The Ghana Employers Association (GEA) has called on government to, as a matter of urgency, take practical steps to deal with myriad of challenges undermining the growth and sustainability of businesses.
The GEA listed high interest rate, irregular and unreliable electricity and water supply, influx of counterfeit goods in the market, limited physical infrastructural development and increase in petroleum products as some of the problems militating against the growth of businesses in the globally competitive economy.
These challenges stifle job creation potential of employers as well as capital expansion and go a long way to affect potential profits, said Mr Terry Darko, President of GEA on Wednesday during a cocktail dinner to herald the association’s activities on its calendar for the year.
Mr Darko asked members to support the association to relentlessly pursue a common objective to create congenial business environment for enterprises to grow and become profitable.
He said the GEA has engaged government on these issues for several years to without success. He said it was against this backdrop that the association has once again submitted its inputs to the Minister of Finance for consideration and incorporation into the 2013 national budget.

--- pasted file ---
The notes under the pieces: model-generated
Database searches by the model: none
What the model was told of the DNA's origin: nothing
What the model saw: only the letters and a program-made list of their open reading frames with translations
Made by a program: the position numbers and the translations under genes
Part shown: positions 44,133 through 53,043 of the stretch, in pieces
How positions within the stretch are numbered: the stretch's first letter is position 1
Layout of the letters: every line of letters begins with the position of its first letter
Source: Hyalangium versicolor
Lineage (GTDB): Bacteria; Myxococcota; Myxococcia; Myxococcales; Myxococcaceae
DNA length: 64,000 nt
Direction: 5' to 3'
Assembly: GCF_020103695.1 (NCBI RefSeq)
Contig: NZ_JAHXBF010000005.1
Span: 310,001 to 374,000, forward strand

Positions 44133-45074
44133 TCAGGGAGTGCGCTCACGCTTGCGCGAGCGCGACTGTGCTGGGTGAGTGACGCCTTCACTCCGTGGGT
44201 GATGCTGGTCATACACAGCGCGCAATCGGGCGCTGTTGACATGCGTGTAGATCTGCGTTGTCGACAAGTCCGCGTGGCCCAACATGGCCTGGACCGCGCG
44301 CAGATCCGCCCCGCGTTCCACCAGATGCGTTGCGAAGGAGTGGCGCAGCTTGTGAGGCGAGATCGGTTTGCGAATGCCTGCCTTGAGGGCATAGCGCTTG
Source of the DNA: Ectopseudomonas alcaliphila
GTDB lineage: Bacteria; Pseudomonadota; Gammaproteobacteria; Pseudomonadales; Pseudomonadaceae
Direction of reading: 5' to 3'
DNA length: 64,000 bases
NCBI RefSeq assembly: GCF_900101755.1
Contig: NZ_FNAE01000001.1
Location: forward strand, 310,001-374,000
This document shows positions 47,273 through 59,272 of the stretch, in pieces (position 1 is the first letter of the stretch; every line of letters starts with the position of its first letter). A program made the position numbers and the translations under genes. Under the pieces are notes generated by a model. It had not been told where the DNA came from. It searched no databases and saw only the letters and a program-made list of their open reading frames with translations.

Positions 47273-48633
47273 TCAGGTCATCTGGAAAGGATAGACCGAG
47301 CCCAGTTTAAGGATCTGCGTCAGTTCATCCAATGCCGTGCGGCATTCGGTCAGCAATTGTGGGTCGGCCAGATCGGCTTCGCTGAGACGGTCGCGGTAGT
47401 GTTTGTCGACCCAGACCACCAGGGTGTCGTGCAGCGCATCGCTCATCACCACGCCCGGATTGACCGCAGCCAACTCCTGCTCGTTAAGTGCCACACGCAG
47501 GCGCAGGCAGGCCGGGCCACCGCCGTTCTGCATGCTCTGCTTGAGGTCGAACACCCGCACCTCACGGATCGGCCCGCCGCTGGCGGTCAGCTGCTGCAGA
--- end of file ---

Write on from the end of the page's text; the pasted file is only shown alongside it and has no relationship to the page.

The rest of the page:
Mr Darko observed that in spite of improved macro-economic developments the lending rates of commercial banks remained very high.
High cost of capital is a major constraint which makes it difficult for businesses to meet production cost and increase the cost of working capital.
He noted that the competitiveness of Ghanaian businesses could not be sustained under high interest rate regime and called on government to show greater commitment by instituting policies to reverse the situation.
Mr Darko said enjoying regular, reliable and affordable electricity supply has been a major dream of entrepreneurs and called on the government to initiate short, medium and long term measures to accelerate the electricity supply needs of the country.
He called for institutional reforms in the energy sector to reduce inefficiency in production, transportation and use of power.
Mr Darko observed that there is an urgent need for Ghana to overhaul the rail network to facilitate the transportation of goods and people, ease the pressure on the country’s road network, offer cheaper means of transportation and reduce the cost of doing business.
He said though in principle GEA agrees with full cost recovery in the production and sale of fuel products, “we are unhappy with the way such periodic increases are managed”.
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